However, there are some immediate strategies businesses can implement to alleviate semiconductor supply chain pressures and business processes that can be adopted to help speed up the delivery of in-demand, connected products and circumvent the need for these coveted chips.

Software Development Is Your Ally

As demand for connected devices grows, so does the pressure to quickly create and launch them. Traditional processes are no longer fit for purpose in today’s connected world, developers and designers are faced with unnecessary procedures, working across a multitude of different software and hardware. As such, smarter development is needed. Bridging the gap between developers and designers — businesses stand to experience a more efficient journey to their finished product.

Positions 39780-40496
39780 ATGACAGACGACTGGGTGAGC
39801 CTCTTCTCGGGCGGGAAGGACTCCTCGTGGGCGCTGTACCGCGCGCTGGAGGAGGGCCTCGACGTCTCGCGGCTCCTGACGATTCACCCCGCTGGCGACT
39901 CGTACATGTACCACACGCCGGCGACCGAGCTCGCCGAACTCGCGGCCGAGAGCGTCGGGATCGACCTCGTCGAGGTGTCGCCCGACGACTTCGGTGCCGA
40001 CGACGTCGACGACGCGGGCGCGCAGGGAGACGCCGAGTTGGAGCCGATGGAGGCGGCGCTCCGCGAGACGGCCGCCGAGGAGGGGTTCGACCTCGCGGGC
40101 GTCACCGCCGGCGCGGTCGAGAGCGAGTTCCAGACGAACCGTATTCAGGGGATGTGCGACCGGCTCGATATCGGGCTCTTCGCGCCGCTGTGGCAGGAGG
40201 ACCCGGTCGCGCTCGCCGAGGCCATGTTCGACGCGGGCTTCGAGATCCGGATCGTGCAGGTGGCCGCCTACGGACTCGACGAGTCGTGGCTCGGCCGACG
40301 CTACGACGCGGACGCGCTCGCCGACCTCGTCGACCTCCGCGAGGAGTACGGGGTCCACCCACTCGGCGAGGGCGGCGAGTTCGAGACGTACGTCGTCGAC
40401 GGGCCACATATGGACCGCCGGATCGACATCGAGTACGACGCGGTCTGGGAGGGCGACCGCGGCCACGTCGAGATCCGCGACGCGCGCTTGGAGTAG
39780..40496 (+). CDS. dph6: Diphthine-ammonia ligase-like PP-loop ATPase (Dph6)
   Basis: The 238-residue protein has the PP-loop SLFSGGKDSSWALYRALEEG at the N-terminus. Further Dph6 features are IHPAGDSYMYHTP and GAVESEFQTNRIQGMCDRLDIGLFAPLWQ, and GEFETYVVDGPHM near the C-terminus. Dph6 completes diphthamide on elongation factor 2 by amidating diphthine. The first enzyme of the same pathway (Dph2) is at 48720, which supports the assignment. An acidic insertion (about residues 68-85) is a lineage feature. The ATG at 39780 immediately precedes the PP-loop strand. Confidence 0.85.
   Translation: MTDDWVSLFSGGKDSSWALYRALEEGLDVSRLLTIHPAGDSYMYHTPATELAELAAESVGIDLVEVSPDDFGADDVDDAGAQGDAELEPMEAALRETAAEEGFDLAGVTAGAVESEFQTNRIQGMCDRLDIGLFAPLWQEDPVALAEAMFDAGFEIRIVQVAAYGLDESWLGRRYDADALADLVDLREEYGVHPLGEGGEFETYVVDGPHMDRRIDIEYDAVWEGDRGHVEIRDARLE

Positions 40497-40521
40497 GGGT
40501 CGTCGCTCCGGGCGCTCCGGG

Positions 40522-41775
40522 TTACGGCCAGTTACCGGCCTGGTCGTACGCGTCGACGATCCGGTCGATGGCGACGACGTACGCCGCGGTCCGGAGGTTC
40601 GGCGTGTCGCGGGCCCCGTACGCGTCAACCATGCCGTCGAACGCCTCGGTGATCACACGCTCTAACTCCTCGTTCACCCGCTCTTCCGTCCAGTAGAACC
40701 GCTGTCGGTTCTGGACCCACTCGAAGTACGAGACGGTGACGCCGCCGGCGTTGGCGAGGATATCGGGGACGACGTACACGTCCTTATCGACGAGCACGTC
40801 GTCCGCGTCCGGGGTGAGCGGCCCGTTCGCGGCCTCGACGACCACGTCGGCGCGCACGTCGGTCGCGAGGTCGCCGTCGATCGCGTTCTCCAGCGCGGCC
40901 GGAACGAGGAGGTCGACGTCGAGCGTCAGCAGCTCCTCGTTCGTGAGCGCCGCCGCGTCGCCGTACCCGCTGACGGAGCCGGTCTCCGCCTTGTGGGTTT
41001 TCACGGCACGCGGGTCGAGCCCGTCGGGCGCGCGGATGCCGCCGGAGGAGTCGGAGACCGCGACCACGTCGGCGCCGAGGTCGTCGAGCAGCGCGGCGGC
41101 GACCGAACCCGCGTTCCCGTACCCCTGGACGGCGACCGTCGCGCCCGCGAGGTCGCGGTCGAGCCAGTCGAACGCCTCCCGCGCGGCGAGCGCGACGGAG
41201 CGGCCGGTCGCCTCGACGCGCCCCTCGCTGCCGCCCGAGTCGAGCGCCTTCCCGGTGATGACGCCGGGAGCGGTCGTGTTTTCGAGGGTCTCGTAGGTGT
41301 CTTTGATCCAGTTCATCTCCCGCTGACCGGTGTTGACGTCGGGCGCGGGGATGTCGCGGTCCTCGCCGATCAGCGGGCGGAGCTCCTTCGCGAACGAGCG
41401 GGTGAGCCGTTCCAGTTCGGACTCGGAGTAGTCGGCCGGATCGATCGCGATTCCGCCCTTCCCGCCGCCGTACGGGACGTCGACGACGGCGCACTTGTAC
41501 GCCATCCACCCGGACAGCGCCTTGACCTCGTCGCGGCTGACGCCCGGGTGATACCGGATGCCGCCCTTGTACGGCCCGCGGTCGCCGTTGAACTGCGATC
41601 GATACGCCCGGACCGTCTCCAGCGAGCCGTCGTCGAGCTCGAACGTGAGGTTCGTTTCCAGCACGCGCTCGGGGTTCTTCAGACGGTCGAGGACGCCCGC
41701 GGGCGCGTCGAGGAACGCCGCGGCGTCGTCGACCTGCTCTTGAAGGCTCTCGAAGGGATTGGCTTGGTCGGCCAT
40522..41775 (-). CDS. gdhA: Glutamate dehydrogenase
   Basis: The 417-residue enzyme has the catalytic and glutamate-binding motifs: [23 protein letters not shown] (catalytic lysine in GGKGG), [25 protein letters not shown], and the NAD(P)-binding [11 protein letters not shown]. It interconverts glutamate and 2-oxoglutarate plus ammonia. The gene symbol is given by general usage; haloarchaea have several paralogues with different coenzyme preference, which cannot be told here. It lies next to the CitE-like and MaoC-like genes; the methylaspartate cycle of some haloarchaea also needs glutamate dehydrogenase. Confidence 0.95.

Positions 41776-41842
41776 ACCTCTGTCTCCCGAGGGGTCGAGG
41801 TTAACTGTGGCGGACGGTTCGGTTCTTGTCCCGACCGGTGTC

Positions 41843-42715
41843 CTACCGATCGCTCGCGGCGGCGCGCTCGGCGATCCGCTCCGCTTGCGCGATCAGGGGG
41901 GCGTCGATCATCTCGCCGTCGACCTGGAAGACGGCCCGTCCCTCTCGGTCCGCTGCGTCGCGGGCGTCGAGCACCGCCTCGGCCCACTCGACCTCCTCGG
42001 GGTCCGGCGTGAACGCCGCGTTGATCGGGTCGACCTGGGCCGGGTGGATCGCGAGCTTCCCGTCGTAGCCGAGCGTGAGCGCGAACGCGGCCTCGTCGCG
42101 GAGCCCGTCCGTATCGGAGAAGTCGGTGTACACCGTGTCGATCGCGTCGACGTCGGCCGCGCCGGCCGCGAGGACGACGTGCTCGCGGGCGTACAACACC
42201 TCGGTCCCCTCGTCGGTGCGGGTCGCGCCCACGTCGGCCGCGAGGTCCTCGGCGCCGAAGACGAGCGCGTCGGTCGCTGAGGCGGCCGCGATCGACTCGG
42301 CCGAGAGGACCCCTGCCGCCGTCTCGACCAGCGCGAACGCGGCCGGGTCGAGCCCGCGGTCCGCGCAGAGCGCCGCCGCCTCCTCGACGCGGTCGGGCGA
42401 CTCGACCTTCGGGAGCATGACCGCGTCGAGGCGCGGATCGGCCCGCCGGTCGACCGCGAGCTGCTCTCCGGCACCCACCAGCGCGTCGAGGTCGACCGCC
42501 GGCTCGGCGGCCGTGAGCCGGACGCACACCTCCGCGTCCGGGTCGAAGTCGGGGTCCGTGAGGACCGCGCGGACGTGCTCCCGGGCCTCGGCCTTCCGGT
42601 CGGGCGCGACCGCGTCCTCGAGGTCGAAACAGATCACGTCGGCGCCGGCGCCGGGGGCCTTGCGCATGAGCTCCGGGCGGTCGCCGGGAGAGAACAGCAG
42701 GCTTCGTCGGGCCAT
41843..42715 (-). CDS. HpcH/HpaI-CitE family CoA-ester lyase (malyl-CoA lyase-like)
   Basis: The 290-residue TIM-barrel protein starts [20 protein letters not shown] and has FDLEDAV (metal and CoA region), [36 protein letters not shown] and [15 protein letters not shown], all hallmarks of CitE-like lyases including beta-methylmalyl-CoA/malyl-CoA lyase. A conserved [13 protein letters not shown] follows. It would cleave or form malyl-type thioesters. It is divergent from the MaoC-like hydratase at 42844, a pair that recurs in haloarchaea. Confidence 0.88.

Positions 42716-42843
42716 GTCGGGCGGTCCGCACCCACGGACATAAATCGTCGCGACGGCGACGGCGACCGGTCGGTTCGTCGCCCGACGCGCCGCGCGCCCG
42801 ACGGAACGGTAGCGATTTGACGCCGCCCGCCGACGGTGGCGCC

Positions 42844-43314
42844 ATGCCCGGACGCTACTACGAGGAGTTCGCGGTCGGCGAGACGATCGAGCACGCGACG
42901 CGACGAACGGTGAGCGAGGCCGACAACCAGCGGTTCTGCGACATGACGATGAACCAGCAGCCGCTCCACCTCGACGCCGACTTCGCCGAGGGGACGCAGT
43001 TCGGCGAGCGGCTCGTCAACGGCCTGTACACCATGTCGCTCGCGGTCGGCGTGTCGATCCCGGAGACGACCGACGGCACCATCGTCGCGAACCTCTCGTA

Two teams that have historically had a siloed approach to their work are developers and designers. They both typically use different sets of tools, leading design iterations to become interruptions. By unifying these teams and thinking of development and design as a combined “DevDes” function — in the same way we think about software development with DevOps — silos are broken down, workloads are lightened and delivery is simplified. Businesses maximize efficiency during the development and design phase of product development, ensure they are in the best possible position to bring their products to market when semiconductor chips become more readily available.